If you’re an organization looking to support supplier action, you can start by:

  • Understanding your own footprint and how large scope 3 emissions are by creating an emissions baseline.
  • Prioritizing the largest emitters by identifying key supplier categories and countries, both for level of emissions and ability to address them.
  • Highlighting key levers for reducing emissions (e.g., efficient equipment, electrification, renewable energy) by category and country.
  • Helping suppliers to set implementation targets based on realistic but ambitious changes related to your own goals.
  • Codifying scope 2 organizational knowledge and plan for disseminating learnings through the supply chain.
  • Structuring reporting infrastructure and cadence based on industry standards and organizational priorities.
  • Considering what level of support you’re able to provide (e.g., vetted advisors, subsidized solution costs, buyer aggregation, credit backing, etc.).
  • Creating an internal program with leadership buy-in, funding, and dedicated staffing to incorporate sustainability into sourcing for the future.

From there, you can communicate clear requirements and related support to your suppliers including:

  • Comparing notes with key suppliers to understand gaps in knowledge and desired support.
  • Creating and socializing requirements and related support, based on what your net zero ambitions require of suppliers.*
  • Providing tailored support so suppliers can make progress on their own towards quantifying their emissions baseline, setting a target, and implementing emissions reduction solutions.
  • Encouraging supplier-led progress with vetted advisors and subsidized fees.
  • Fostering an environment of respect and collaboration within and across categories.
  • Over time, elevating success stories across suppliers and using positive incentives or gamification.

*In Europe, under the CSRD reporting requirements, listed companies with over 500 employees will need to report on science-based targets and progress for FY2024 data (report publication in 2025). European suppliers should begin complying with upcoming CSRD regulations by reporting science-based targets and progress data starting in FY2024 to be ready for 2025 deadlines.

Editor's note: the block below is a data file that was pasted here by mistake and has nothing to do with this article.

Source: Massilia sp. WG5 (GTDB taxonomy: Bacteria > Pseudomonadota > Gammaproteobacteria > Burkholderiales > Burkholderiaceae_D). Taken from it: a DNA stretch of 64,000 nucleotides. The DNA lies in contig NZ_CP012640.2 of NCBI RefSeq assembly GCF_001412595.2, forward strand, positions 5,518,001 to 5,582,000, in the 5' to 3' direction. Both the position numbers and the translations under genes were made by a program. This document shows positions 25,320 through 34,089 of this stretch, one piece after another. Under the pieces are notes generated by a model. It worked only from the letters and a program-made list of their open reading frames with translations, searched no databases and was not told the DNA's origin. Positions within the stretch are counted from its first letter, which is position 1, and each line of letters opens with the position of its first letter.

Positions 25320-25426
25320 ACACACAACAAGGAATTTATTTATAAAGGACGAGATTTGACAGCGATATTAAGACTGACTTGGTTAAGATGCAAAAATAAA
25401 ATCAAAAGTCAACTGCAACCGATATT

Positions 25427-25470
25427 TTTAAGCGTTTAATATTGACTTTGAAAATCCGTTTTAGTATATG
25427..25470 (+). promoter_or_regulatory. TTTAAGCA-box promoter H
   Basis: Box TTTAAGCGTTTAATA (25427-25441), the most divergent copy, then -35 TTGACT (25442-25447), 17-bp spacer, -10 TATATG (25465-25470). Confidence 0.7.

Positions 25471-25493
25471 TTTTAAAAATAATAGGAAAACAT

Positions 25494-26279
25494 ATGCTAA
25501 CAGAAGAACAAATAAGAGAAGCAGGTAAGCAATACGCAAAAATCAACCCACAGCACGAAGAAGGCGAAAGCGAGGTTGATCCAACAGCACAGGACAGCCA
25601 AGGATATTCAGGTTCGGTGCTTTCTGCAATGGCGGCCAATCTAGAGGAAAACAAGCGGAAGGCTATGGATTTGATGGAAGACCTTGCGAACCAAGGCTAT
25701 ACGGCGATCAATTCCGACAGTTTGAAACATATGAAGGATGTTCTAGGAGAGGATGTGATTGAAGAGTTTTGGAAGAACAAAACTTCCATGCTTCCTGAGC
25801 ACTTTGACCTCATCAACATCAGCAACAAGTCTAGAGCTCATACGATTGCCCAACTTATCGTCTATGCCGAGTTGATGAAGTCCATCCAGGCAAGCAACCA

Once your supplier requirements and support are in place, check back regularly on progress and to receive feedback on the program. Informal sessions can tailor the program as it progresses, and also allow some straggler suppliers to still sign up.

When it’s time for suppliers to formally report on progress, give plenty of advanced warning and guidance on the structure. Make yourself available to answer questions, especially in the first year of mandatory reporting. It’s a great way to support suppliers as they manage your requirements, other customer requests, CDP, CSRD, etc.

Remember, no one entity can reach net zero on its own.


What’s Next?

Action is a two-way street between corporates and their suppliers as the business world works towards net zero. If you’re an organization prioritizing a resilient supply chain, you should quickly work to quantify your scope 3 emissions and supply chain risks, creating a support program accordingly. If you’re a supplier to big brands looking for clear direction on their sustainability priorities, connect with them about what programs they may have in place—or help to shape them.

If you have questions about how to structure and rollout a supply chain climate strategy—whether you’re a corporation or a supplier to one—Coho can help.